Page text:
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Dal with Coconut Milk

16 Feb

When I was in India, I ate lentils everyday.  Actually, that’s not true.  At first I ate lentils everyday, but towards the end of my trip I started to revolt against the lentils.  I don’t know if it was the fact that eating dal at every meal—breakfast, lunch, and dinner—was starting to make me crazy, or the fact that by that point I hadn’t had a decent cup of coffee in a month and, pleasant attributes of tea aside, when you are a coffee fan who is deprived of coffee for weeks at a time, life starts to fray around the edges a little.

Now, back in America for many years, I can’t seem to get enough of dal.  We don’t eat Indian food in our house as much as I would like to (see: five year-old child who can’t handle spicy food), but when we do, I like to make the meal a real occasion by not just making a standard main dish and side dish, but also making naan or parathas, a few condiments, some pickles, and, most of the time, a different dal, depending on my mood.  Madhur Jaffrey has several fantastic dal variations that involve yellow split peas, sautéed cabbage, and sometimes just a few chiles and a bit of garlic oil, and for years I faithfully made any one of those dals whenever I was in the mood for some pulses to accompany my Indian meals.

Changing up the game, however, comes this coconut milk dal from Naomi Duguid and Jeffrey Alford.  As simple as can be, it is, once again, a perfect dish from two people who really seem to have a rock solid grasp of flavors and spices, and how one can highlight the best of both by using ingredients that nudge one another towards a grand conclusion.  The coconut milk is an unexpected treat here, and not something I usually see in dal.  Duguid credits this dish as being more prominent in Southern India—it is actually something she remembers eating quite a bit in a Tamil restaurant—which makes sense, considering the common appearance of coconut and coconut milk in the dishes of Southern India, but not so much in the cuisine found in Northern India (where my family is from).   No matter its origin, this dal is a fantastic addition to any Indian meal, large or small, elaborate or simple.  I’ve taken to eating it with this new favorite cauliflower dish, and I think it would be a wonderful pairing with this delightful chicken biryani.  Really, you could just eat it over plain old basmati rice and it would be a staggeringly good meal.  I suggest you get right on it.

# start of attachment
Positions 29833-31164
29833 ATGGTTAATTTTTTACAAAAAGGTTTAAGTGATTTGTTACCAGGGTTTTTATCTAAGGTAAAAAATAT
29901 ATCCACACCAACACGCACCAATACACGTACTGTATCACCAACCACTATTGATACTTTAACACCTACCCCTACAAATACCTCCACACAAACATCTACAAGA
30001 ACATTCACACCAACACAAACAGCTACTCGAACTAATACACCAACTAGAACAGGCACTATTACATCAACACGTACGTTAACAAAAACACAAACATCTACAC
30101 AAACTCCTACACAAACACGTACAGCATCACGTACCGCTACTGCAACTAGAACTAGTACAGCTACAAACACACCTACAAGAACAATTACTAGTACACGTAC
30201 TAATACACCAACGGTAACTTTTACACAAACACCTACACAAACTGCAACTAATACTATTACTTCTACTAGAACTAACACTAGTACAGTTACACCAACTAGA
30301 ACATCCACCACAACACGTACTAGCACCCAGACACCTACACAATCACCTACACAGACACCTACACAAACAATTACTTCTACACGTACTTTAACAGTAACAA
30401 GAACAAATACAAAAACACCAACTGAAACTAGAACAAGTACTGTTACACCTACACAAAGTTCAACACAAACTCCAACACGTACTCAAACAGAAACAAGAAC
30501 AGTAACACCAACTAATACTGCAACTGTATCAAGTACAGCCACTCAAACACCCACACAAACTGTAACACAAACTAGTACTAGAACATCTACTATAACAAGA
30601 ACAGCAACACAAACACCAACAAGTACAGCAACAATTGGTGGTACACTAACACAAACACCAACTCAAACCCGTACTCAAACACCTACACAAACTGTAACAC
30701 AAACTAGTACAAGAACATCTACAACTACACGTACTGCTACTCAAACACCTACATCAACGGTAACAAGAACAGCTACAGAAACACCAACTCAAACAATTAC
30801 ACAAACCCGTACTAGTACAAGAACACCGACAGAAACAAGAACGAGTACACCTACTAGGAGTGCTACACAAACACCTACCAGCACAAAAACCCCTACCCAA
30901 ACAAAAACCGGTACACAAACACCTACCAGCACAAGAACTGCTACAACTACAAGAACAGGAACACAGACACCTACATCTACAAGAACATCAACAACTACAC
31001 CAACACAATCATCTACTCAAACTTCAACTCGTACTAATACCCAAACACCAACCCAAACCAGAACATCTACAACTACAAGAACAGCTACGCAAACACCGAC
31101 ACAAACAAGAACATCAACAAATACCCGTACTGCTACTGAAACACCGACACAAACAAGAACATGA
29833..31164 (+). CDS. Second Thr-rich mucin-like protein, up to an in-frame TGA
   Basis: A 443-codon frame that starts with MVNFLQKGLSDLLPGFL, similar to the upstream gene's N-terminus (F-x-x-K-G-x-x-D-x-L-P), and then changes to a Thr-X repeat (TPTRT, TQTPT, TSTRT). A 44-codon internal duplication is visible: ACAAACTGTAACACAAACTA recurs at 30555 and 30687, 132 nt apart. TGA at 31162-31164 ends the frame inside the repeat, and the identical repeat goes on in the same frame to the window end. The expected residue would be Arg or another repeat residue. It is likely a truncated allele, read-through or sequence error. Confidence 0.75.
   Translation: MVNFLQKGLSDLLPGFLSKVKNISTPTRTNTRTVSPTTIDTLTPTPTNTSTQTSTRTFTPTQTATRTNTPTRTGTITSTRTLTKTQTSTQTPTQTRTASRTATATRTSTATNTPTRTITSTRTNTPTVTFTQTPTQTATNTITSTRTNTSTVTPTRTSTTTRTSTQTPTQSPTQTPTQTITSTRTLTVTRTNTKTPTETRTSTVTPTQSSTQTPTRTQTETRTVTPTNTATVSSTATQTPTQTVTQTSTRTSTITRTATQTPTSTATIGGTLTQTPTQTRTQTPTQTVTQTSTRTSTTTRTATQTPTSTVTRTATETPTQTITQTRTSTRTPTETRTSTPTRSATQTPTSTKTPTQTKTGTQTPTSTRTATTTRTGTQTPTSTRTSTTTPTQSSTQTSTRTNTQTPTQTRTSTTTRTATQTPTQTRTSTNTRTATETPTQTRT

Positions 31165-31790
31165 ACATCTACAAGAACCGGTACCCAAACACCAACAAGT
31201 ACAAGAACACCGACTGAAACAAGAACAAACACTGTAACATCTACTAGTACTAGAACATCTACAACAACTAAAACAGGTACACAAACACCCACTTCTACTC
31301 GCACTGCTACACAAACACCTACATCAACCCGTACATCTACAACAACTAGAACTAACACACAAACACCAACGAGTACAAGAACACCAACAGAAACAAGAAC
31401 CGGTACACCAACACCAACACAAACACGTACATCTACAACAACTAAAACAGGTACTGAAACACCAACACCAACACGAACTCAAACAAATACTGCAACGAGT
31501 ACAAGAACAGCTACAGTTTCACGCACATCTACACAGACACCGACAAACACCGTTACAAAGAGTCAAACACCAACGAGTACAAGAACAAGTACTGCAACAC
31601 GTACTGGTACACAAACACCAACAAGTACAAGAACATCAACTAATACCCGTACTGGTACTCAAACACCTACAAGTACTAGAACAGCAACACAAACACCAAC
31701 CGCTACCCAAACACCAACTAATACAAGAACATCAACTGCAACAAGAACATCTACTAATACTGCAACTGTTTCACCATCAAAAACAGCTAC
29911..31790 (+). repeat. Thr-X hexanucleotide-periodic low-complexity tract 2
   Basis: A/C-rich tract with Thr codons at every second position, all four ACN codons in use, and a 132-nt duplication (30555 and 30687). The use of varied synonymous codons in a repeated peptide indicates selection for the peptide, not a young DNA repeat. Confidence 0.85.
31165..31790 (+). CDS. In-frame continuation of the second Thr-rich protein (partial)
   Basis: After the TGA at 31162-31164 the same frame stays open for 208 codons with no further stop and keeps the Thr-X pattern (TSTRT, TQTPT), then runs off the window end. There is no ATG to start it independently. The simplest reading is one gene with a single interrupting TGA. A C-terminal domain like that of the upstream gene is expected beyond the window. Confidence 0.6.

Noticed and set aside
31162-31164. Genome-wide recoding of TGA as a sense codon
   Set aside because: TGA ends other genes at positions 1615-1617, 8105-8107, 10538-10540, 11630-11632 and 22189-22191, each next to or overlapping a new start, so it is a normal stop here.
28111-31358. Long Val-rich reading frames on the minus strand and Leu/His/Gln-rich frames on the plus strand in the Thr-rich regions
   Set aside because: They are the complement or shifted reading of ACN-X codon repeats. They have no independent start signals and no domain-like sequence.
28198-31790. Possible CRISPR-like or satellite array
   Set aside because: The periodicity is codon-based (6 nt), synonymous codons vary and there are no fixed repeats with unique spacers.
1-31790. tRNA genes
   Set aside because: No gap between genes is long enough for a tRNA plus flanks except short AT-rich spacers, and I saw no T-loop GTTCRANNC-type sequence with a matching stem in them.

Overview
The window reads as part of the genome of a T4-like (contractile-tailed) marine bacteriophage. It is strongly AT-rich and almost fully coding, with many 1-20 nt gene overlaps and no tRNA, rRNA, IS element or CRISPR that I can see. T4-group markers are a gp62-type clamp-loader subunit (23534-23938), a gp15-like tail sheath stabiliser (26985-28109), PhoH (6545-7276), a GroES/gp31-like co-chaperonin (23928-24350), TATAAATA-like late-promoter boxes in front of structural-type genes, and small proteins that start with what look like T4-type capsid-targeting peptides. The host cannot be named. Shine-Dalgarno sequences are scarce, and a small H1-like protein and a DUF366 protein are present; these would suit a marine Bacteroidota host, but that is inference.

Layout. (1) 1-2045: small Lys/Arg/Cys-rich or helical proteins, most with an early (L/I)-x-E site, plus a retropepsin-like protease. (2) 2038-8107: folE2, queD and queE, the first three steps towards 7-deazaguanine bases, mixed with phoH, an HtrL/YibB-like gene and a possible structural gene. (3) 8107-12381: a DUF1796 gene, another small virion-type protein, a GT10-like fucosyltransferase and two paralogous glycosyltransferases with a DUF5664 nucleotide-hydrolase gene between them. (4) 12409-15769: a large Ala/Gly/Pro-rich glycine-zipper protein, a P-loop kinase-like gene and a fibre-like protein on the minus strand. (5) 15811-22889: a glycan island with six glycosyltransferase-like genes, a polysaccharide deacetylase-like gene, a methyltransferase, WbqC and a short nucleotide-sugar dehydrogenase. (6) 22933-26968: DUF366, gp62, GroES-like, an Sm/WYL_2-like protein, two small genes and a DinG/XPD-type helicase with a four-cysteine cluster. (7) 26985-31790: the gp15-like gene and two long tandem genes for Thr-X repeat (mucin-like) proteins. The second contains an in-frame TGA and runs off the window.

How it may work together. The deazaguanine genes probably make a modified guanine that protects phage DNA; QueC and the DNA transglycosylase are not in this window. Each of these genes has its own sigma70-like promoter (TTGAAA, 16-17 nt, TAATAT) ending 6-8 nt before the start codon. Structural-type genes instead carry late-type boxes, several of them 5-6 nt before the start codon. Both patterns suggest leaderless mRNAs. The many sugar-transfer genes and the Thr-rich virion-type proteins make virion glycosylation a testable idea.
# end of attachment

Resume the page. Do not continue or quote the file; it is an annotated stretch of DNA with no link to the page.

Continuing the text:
Dal with Coconut Milk

From Mangoes and Curry Leaves, by Naomi Duguid and Jeffrey Alford

1 cup masoor dal (red lentils)

5 cups water

1 tablespoon vegetable oil

1 tablespoon of minced garlic, mashed to a paste

2 tablespoons minced shallots

6 or 8 fresh or frozen curry leaves (my Asian market was all out of whole curry leaves, so I used 1 heaping teaspoon of crushed dried curry leaves instead)

2 or 3 dried red chiles

1 teaspoon ground coriander

1 teaspoon salt

1 cup canned or fresh coconut milk

Put the dal in a medium pot with the water.  Bring to a boil, reduce the heat to a low simmer, then cook for 20 minutes.  Keep warm over low heat.

Heat a wok or a heavy skillet over medium-high heat, then add the oil.  Toss in the garlic and shallots and stir fry for 2 minutes.  Add the curry leaves, chiles, and ground coriander.  Mix well and cook for another 2 minutes.  Stir in the salt and coconut milk, then lower the heat and simmer for 5 minutes.

Add the coconut milk mixture to the hot dal and simmer for a few minutes to blend the flavors.  The longer you cook the mixture, the thicker it will get.  Serve hot.

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6 Responses to “Dal with Coconut Milk”

  1. needtotaste February 17, 2012 at 3:44 pm #

    Just got a Madhur Jaffrey book from my local library–excited!

    • savorysaltysweet February 17, 2012 at 6:46 pm #

      Madhur Jaffrey is great! You really can’t go wrong with any of her books, I think. If you find you enjoy cooking (and eating) Indian food, I recommend picking up a copy of Duguid and Alford’s “Mangoes and Curry Leaves.” It’s a treat of a book.

  2. annashortcakes February 18, 2012 at 3:11 pm #

    If I can’t get curry leaves, can I use powder?

    • savorysaltysweet February 18, 2012 at 5:13 pm #

      If you can’t get curry leaves, I’d just add in another bay leaf. The flavor will not be entirely the same, but it will still taste delicious. Curry powder is an entirely different animal–it’s a blend of several different spices, none of which happens to be curry leaves (confusing, I know), so it can not be used as a substitute. Hope this helps!

      • annashortcakes February 19, 2012 at 10:00 am #

        Absolutely. I had no idea about the difference. I can’t wait to try this!

Trackbacks/Pingbacks

  1. Dal with Coconut Milk « annashortcakes - March 30, 2012

    […] food (my husband says that Chicken Curry tastes like melted plastic). I have had this recipe by Savory Salty Sweet saved for a while but never really got around to it. Mostly because I don’t like to fix […]

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